Academic journal article Exceptional Children

The Sustainability of Schoolwide Positive Behavior Interventions and Supports

Academic journal article Exceptional Children

The Sustainability of Schoolwide Positive Behavior Interventions and Supports

Article excerpt

Education research has made important advances in defining practices that are effective, or evidence-based, in improving students' academic and social outcomes (Slavin, Holmes, Madden, Chamberlain, & Cheung, 2010). Using evidence-based practices with fidelity is more important than ever as schools, districts, and state departments of education strive to close the gaps between the achievement of students with disabilities and their peers. Practitioners cannot afford to "experiment" on students with practices that have not been proven effective. Instead, students need to be given the best possible chance for succeeding by receiving instruction and supports that have an evidence base. Although the content of the evidence-based practice, or innovation, is critical, it is insufficient to ensure academic or behavioral success (Damow, 2005). How the innovation is executed (i.e., its implementation) is an underemphasized component necessary for transforming the "promise" of an effective innovation into the outcome of improved student achievement (Buzhardt, Greenwood, Abbott, & Tapia, 2006; Fixsen, Naoom, Blase, Friedman, & Wallace, 2005).

Unfortunately, sustained use of an innovation is not guaranteed even when full and effective implementation occurs. The history of the field of education is littered with the detritus of successful programs that fell out of favor or were just forgotten over time, as evidenced by dusty kits, books, and teachers' guides safely tucked away in school closets all over the United States. In education, reinvention of the wheel occurs on a regular basis. Education systems do not have the funding or manpower to continually replace practices, nor can students "wait" for the education system to get it right; fully implemented evidence-based practices are needed now.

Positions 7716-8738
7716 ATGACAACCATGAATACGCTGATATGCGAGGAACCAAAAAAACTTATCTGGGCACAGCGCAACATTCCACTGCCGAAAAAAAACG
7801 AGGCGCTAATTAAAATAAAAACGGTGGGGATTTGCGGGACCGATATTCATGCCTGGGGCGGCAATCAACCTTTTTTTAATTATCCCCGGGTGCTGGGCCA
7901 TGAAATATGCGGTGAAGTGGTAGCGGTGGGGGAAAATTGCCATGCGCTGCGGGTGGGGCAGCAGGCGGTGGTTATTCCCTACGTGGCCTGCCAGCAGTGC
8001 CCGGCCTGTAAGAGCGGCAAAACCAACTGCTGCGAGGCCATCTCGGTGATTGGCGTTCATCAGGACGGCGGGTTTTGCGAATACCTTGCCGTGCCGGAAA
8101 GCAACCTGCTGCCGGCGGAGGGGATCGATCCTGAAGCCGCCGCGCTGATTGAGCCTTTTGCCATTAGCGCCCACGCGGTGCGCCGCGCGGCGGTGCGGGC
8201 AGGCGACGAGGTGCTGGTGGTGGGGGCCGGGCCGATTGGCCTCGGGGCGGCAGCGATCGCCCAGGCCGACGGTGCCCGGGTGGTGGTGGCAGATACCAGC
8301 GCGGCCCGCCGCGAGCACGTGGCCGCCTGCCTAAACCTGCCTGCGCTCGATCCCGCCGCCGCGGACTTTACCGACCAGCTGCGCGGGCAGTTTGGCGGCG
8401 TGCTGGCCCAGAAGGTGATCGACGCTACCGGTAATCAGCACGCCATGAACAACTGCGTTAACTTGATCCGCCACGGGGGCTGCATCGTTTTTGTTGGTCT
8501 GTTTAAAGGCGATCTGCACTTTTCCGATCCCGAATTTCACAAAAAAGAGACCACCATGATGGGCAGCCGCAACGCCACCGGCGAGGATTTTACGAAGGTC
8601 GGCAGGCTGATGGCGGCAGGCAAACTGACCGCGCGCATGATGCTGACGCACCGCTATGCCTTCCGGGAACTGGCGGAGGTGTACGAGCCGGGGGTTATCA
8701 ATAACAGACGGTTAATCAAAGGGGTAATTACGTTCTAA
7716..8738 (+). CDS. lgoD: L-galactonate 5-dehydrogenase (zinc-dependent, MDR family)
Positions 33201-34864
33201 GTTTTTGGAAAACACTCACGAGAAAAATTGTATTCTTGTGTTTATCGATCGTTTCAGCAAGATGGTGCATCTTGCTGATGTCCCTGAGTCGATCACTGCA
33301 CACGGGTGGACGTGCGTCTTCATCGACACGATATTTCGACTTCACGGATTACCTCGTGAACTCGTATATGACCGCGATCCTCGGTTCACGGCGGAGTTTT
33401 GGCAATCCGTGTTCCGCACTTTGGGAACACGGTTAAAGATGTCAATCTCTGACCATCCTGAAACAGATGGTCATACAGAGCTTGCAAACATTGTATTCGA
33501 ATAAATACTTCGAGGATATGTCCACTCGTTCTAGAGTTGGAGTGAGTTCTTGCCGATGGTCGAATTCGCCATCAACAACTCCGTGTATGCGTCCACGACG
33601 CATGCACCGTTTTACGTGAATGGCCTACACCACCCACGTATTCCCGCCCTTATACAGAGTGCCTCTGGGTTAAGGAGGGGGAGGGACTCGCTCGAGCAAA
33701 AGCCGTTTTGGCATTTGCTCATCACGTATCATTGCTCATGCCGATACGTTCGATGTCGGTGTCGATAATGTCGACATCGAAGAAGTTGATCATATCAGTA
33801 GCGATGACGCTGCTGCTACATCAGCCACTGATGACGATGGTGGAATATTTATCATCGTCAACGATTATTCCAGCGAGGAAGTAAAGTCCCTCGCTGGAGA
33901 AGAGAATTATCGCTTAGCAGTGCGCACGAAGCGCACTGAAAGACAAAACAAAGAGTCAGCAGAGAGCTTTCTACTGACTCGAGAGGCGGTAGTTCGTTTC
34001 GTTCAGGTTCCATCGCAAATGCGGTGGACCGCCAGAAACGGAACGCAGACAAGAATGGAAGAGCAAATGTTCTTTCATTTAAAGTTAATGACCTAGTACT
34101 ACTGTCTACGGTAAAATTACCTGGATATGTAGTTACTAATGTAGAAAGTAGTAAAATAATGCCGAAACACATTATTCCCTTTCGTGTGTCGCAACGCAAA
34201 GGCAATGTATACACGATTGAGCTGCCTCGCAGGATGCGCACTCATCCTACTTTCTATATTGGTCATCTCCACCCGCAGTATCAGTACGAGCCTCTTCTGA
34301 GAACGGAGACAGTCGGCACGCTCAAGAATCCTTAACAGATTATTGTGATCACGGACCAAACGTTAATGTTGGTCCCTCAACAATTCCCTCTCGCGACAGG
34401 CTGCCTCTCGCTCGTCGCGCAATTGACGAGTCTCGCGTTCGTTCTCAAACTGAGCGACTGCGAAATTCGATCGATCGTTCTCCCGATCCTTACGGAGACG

FEATURES OF SUSTAINABILITY

A review of the literature on sustainability of educational practices produces a large number of conceptual models and recommendations, but few empirical analyses. Existing conceptual models consistently emphasize the following variables as critical features that affect sustainability of an implemented practice:

* A Contextually Appropriate Innovation. A strong model of implementation for sustainability begins with an innovation that is aligned to state education agency (SEA) and local education agency (LEA) standards and requirements (Mihalic, Irwin, Fagan, Ballard, & Elliott, 2004). Furney and colleagues' longitudinal policy analysis of four schools found that state and federal policy initiatives can influence outcomes for all students but will not be wholly effective unless contextually appropriate implementation is considered (Furney, Hasazi, Clark, & Keefe-Harmett, 2003; Mihalic et al., 2004). Damow (2005) found in her study of the sustainability of comprehensive school reform models that changing district and state contexts affected the sustainability of these models, but that the effects were tempered by the schools' strategies for dealing with change, demonstrating that each level of the school system should be considered when determining the contextual appropriateness of an innovation.

* Staff Buy-In. It has been recommended that 80% of staff "buy in" before a decision is made by the school to implement an innovation (DeStefano, Dailey, Berman, & Mclnerney, 2001). Buy-in is defined as verbal statements supporting change and the overt nonverbal behaviors necessary for change to take place (Boyce & Roman, 2002).

* A Shared Vision. A shared vision is an agreement between school personnel about the core components of the innovation and what implementation of those core components will look like, as well as the teachers' desired outcomes for the innovation. A shared vision becomes tangible in a plan detailing how implementation and sustainability will be programmed; vague or tentative plans typically end in unsuccessful implementation (Elias, Zins, Graczyk, & Weissberg, 2003; Fullan, 2005). …

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